Valley People (December 18, 2019)

A FAST MOVING HOUSE FIRE, the third in five days in the Anderson Valley, last Thursday destroyed a large residence on the Vista Ranch Road not far from Boonville. Called in a little after 9:00 am, the home, occupied by the Cornejo family, was fully engulfed in flame when firefighters arrived. There were no injuries to either residents or firefighters. The cause of the blaze is under investigation. Ammunition popping off during the conflagration inspired wild rumors of an accompanying shootout with Immigration agents, but there was no shooting, no immigration agents, no injuries associated with the fire that totally destroyed the house.

KARY MULLIS has died. Internationally famous for winning the Nobel Prize for chemistry, Mullis, undoubtedly the liveliest Nobel Prize winner ever, owned a home on Gschwend Road where he presided over some memorably debauched soirees that live on in the torrid minds of some local debauchees. Mullis sold the Gschwend property to a far more sedate friend of his some time ago. The place is now looked after by local couple Gordon Tranberg and his celebrated artist-wife, Maire Palme. (The ava on-line archive has a large file of Mullis-in-Anderson Valley stories.)

MULLIS’S 1998 autobiography is called “Dancing Naked in the Mind Field.” It makes for interesting reading, and also makes his ideas accessible to us non-geniuses, not to mention the laughs we get from his hilarious descriptions of his many adventures. Mullis told Parade magazine: “I think really good science doesn’t come from hard work. The striking advances come from people on the fringes, being playful.” This guy managed both.

BURIED in the otherwise routine to-do list of the Anderson Valley Community Services District Board is this undoubtedly controversial piece of new business — “Hiring a Consultant for Parcel Tax Measure.” It will be discussed tonight (Wednesday, December 16). We will be reporting on it next week and, we expect, for some time to come.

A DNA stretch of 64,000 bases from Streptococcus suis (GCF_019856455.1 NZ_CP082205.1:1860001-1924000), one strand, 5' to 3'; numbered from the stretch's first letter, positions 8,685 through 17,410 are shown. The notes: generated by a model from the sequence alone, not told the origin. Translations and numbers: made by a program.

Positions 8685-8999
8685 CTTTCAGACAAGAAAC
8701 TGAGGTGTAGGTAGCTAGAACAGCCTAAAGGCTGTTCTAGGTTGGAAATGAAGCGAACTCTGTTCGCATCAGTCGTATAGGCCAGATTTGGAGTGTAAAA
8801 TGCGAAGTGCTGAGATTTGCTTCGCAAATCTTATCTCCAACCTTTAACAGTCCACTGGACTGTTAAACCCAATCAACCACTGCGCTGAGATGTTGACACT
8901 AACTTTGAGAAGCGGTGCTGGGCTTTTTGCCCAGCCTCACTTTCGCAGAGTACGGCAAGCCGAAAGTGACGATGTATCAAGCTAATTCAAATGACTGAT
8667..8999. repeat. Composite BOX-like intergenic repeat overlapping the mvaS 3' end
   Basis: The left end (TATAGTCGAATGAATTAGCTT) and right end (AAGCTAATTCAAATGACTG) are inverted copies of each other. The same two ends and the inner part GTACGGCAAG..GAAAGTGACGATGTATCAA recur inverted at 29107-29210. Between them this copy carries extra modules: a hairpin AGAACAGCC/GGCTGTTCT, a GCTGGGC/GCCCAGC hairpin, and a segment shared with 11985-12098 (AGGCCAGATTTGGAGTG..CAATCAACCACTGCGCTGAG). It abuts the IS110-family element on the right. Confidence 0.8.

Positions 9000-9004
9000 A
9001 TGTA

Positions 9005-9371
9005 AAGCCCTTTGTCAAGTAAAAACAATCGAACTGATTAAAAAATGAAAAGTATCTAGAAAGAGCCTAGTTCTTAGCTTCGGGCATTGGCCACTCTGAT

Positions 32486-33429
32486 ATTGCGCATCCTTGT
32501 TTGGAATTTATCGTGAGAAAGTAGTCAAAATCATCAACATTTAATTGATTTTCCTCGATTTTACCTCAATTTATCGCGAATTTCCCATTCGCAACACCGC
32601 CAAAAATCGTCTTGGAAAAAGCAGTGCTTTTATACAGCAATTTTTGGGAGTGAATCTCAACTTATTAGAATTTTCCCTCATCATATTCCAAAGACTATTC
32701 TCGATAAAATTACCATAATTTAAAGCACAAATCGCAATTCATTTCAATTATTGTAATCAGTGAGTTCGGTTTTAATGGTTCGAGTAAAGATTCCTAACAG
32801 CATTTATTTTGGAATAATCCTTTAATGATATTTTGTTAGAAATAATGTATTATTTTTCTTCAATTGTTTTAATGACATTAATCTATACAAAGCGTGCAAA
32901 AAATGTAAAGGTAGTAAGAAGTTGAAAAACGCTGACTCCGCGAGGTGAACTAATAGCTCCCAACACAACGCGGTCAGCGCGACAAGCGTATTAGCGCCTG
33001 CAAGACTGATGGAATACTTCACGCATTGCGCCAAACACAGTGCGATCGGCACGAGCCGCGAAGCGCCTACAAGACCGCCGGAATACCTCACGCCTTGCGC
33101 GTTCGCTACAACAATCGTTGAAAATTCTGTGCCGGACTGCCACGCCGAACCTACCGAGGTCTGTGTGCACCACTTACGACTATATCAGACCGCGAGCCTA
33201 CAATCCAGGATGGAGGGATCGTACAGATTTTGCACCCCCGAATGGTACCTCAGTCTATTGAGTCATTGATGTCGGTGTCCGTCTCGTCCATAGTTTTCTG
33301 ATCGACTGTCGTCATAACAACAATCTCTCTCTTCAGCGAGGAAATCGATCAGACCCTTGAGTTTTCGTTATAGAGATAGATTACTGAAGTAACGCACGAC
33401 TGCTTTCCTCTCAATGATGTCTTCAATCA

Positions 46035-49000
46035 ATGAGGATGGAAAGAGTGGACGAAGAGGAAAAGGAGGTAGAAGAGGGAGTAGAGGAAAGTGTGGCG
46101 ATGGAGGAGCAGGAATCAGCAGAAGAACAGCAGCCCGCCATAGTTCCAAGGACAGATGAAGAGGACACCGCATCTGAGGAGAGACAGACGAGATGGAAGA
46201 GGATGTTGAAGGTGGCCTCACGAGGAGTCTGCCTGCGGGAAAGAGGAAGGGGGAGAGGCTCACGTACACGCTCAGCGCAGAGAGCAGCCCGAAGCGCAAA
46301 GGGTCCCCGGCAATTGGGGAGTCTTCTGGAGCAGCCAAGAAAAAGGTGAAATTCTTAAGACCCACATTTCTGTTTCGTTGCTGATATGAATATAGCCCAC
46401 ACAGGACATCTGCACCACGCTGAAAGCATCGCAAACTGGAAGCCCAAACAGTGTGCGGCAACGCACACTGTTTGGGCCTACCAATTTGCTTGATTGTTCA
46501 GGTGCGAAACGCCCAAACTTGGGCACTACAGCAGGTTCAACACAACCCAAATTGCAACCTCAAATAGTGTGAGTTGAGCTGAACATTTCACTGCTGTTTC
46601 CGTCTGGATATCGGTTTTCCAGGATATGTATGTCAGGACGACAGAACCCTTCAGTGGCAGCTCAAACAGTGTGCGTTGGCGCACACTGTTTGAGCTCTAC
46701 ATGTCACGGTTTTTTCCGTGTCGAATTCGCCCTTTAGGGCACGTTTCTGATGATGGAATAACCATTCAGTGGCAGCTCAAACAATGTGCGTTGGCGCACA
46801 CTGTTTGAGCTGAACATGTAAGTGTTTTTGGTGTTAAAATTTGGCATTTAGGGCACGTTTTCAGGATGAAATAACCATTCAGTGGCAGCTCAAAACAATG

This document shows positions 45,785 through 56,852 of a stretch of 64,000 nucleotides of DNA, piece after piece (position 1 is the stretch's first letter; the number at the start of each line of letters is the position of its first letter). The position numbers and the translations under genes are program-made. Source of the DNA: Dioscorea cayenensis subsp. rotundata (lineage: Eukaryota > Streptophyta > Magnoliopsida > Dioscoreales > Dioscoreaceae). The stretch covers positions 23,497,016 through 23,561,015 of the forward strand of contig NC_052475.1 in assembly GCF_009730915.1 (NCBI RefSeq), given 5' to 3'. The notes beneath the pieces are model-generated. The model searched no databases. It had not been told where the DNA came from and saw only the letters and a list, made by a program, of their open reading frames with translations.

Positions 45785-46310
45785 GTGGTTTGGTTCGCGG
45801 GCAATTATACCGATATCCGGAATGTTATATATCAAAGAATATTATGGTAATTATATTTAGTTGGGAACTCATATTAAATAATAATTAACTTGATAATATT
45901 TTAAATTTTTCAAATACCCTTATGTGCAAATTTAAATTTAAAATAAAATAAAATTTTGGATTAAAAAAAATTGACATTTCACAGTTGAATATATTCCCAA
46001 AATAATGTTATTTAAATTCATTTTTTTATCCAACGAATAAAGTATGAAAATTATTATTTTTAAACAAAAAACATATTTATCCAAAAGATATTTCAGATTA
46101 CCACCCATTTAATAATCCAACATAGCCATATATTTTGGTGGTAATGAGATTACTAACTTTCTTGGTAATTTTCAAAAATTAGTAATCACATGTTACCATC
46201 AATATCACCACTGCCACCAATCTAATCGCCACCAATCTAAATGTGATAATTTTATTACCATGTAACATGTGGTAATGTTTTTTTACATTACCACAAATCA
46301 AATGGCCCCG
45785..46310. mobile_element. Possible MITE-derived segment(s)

A READER ASKS: “Question: Why did AVFD have to call in water tenders from other districts during the big blaze last week? Answer: Because there is no municipal water system, and thus no hydrants, in Boonville center. That's a spectacular and tragic example why there ought to be. No?”

MS REPLIES: It is true that a municipal water system would greatly improve firefighting capability in downtown Boonville, but there are two or three fire hydrants in front of the fairgrounds. As we understand the situation at the devastating  fire two weeks ago, the water tenders and pumpers ran the Fairgrounds tank down to below their reserve level and the Fairgrounds manager said they had to stop when the tank got down to something like one-quarter full. That’s when the firefighters looked farther south to PennyRoyal to re-load.

AS OF LAST FRIDAY, this was the list of folks needing housing:

  • Family 1: 2 adults and 2 children
  • Family 2: 5 adults
  • Family 3: 1 family with 2 adults and 1 young woman
  • Family 4: with 1 adult, 2 young women, 2 children
  • Family 5: 4 adults and 2 kids
  • Individual 1: 1 adult- needs to be in downtown Boonville because the person does not have a car
  • Individual 2: 1 adult 

THE AV FIRE DEPARTMENT AWARDS DINNER was held last Saturday, honoring the fire, EMS, and supporting volunteers that make emergency services possible in our community. Every year AV crew members nominate and vote for awards for the fellow volunteers that they believe have made outstanding contributions (a hard decision every year). This year, the following were recognized for their extraordinary efforts:

  • Rookie Firefighter of the Year - Don Graves
  • EMS Rookie of the Year - Aisea Taukave
  • Ambulance Operator of the Year - Wayne Howard
  • Engineer of the Year - Eddie Pardini
  • EMS Leadership - Terri Gowan
  • Officer of the Year - Tina Walter
  • EMT of the Year - Regine Boudoures
  • Firefighter of the Year - Ky Clark 

Also recognized for Distinguished Service is Martha Hyde, awarded on her retirement for her years of dedication as the AV Ambulance Service manager, EMT, radio programming expert, crew member advocate, and more. 

Emergency services are available in Anderson Valley because of the time, effort, and dedication of approximately 45 Firefighter and EMS volunteers - with the considerable support of their families, the Volunteer Fire Fighter Association, the Ambulance Service, & the Community Services District board and staff. To everyone who is part of this heroic and critical effort, THANK YOU.